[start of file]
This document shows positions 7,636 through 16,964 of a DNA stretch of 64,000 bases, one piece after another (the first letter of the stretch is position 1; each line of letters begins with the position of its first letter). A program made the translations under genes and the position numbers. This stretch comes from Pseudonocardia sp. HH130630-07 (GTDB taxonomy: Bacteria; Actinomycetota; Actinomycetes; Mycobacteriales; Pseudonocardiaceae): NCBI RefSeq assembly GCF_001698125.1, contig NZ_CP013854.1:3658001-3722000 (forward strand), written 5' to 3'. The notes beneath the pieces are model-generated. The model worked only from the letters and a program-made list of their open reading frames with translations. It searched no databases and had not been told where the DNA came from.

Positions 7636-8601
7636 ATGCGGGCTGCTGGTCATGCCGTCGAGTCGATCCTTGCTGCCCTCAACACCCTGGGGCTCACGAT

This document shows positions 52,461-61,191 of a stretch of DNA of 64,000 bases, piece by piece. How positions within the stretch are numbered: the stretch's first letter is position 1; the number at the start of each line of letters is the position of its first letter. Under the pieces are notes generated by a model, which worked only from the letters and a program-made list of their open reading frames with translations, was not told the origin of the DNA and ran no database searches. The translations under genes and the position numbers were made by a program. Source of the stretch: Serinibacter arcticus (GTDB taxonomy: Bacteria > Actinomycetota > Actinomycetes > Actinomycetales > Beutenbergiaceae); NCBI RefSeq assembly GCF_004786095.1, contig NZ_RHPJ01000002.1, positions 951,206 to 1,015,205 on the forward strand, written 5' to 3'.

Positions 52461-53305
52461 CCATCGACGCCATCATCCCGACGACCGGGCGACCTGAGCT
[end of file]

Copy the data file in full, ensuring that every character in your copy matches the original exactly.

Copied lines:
This document shows positions 7,636 through 16,964 of a DNA stretch of 64,000 bases, one piece after another (the first letter of the stretch is position 1; each line of letters begins with the position of its first letter). A program made the translations under genes and the position numbers. This stretch comes from Pseudonocardia sp. HH130630-07 (GTDB taxonomy: Bacteria; Actinomycetota; Actinomycetes; Mycobacteriales; Pseudonocardiaceae): NCBI RefSeq assembly GCF_001698125.1, contig NZ_CP013854.1:3658001-3722000 (forward strand), written 5' to 3'. The notes beneath the pieces are model-generated. The model worked only from the letters and a program-made list of their open reading frames with translations. It searched no databases and had not been told where the DNA came from.

Positions 7636-8601
7636 ATGCGGGCTGCTGGTCATGCCGTCGAGTCGATCCTTGCTGCCCTCAACACCCTGGGGCTCACGAT

This document shows positions 52,461-61,191 of a stretch of DNA of 64,000 bases, piece by piece. How positions within the stretch are numbered: the stretch's first letter is position 1; the number at the start of each line of letters is the position of its first letter. Under the pieces are notes generated by a model, which worked only from the letters and a program-made list of their open reading frames with translations, was not told the origin of the DNA and ran no database searches. The translations under genes and the position numbers were made by a program. Source of the stretch: Serinibacter arcticus (GTDB taxonomy: Bacteria > Actinomycetota > Actinomycetes > Actinomycetales > Beutenbergiaceae); NCBI RefSeq assembly GCF_004786095.1, contig NZ_RHPJ01000002.1, positions 951,206 to 1,015,205 on the forward strand, written 5' to 3'.

Positions 52461-53305
52461 CCATCGACGCCATCATCCCGACGACCGGGCGACCTGAGCT